Richard Kemp, a former commander of British forces in Afghanistan who was a colonel in the Royal Anglian Regiment whose servicemen were involved on the day of the Bloody Sunday shootings said it was “disgraceful” that the troops faced arrest and potential prosecution.
A source close to the police who has seen government files on the investigation surrounding the Bloody Sunday shootings told the Sunday Times (£) that interviews under police caution were "expected imminently". The spokesman added:
This is the beginning. It is the first time the soldiers will have been interviewed formally by police as part of a murder investigation. It is possible that some of the soldiers will be prosecuted.
For the investigation to be as comprehensive and effective as possible, police will be asking for public support in the form of witnesses who gave evidence to the Saville inquiry now making statements to detectives. This is because police are precluded from using Saville testimony in a criminal investigation.
Up to 20 retired British soldiers face arrest for murder over murder, attempted murder of criminal injury over the Bloody Sunday shootings, according to the Sunday Times (£).
The move comes three years after the £200m, 12-year inquiry by Lord Saville into the shootings produced its report.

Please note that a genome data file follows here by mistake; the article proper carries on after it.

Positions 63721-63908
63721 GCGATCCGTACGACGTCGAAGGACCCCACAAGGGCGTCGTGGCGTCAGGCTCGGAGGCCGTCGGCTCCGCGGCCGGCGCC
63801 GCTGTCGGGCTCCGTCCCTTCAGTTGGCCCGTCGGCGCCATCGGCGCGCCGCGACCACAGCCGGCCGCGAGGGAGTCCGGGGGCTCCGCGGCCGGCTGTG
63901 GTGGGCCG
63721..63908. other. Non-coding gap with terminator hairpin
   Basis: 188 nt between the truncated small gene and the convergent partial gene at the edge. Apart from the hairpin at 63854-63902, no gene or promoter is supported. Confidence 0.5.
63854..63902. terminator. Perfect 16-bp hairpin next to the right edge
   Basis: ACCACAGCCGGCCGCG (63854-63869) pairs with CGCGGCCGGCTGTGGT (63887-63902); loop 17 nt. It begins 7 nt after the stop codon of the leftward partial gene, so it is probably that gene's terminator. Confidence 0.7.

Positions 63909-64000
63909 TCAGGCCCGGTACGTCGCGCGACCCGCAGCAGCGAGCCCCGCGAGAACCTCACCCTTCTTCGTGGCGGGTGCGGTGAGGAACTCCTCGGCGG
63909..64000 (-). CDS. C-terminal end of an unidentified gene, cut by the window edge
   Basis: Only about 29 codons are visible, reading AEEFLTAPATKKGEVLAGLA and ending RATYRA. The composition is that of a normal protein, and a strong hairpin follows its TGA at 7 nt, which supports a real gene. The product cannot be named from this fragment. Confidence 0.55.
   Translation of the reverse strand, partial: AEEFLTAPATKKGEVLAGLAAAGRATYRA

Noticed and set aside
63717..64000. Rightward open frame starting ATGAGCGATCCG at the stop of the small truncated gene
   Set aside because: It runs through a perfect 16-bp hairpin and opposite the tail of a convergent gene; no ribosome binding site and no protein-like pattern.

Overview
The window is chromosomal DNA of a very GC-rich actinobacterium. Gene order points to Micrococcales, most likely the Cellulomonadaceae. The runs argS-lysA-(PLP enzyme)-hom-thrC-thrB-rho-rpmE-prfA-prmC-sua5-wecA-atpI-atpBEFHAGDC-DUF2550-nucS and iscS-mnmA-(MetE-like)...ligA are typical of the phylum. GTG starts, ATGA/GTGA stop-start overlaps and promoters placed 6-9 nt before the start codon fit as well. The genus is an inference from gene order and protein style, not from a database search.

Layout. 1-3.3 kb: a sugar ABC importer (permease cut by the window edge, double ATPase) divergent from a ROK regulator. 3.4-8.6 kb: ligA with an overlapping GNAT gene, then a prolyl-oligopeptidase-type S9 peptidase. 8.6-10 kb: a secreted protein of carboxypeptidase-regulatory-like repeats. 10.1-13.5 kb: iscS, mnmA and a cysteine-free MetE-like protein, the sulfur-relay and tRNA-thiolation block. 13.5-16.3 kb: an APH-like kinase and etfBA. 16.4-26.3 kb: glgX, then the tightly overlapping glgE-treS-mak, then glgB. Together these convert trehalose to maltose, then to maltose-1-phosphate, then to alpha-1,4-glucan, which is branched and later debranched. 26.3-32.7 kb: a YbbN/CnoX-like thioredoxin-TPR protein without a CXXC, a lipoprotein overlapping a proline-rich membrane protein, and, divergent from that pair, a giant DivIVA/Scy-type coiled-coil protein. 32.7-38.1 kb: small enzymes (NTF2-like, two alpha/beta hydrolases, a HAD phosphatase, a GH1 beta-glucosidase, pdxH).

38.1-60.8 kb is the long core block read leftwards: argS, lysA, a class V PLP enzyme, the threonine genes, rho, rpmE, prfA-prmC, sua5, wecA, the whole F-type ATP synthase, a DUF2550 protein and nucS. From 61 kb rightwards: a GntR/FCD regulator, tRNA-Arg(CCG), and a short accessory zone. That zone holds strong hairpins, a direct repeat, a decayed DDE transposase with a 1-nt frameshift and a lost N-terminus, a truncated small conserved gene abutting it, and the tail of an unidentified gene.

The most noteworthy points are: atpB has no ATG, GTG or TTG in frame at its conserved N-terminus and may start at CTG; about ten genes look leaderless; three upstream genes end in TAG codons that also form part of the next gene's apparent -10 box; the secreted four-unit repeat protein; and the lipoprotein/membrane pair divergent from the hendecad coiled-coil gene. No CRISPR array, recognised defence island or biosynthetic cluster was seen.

Saville found that all those shot by paratroopers during a Catholic civil rights march in the nationalist Bogside area of Londonderry in January 1972 were unarmed, and that the killings were both “unjustified and unjustifiable”.
The judge concluded the army had lost control of the situation, that the soldiers had fired first and some of them had then lied to cover up their culpability.
Up to 20 retired British soldiers face being arrested and questioned by police for murder, attempted murder or criminal injury over the Bloody Sunday shootings more than 40 years ago, according to the Sunday Times (£).
The Ministry of Defence has started hiring lawyers who will represent the soldiers, most in their sixties and seventies, when they are questioned under criminal caution about their roles in the shootings.
Some of the soldiers who opened fire on marchers, killing 14, may face prosecution and a trial that will reopen wounds from one of the most notorious incidents in the history of the Troubles.
A solicitor for one of the families said the offer of £50,000 compensation to the families of those killed by British paratroopers during a civil rights march in Derry, in 1972, said the offer was derisory and an insult to those killed.
Kate Nash, whose brother William was killed and father Alex injured, said:
My brother cannot be replaced and all the money in the world won't bring him back.
DUP MP Gregory Campbell said the dedication of 30 senior officers to another investigation into Bloody Sunday could run up a bill close to £8 million. He said the murder investigation showed a clear "hierarchy of victims."
It is clear from this announcement that there is a hierarchy of victims.
Little wonder that some victims feel the death of their loved one was less worthy than that of the people on Bloody Sunday.
Tory MP Patrick Mercer said he did not think the murder inquiry into Bloody Sunday was necessary, and that he "struggled to see what it would achieve."
Mr Mercer, who served in the Army during the so-called Troubles in Northern Ireland, said he did not think a murder probe would deliver justice for the victims, as the majority of the troops who were involved in the atrocity are untraceable, extremely old, or dead.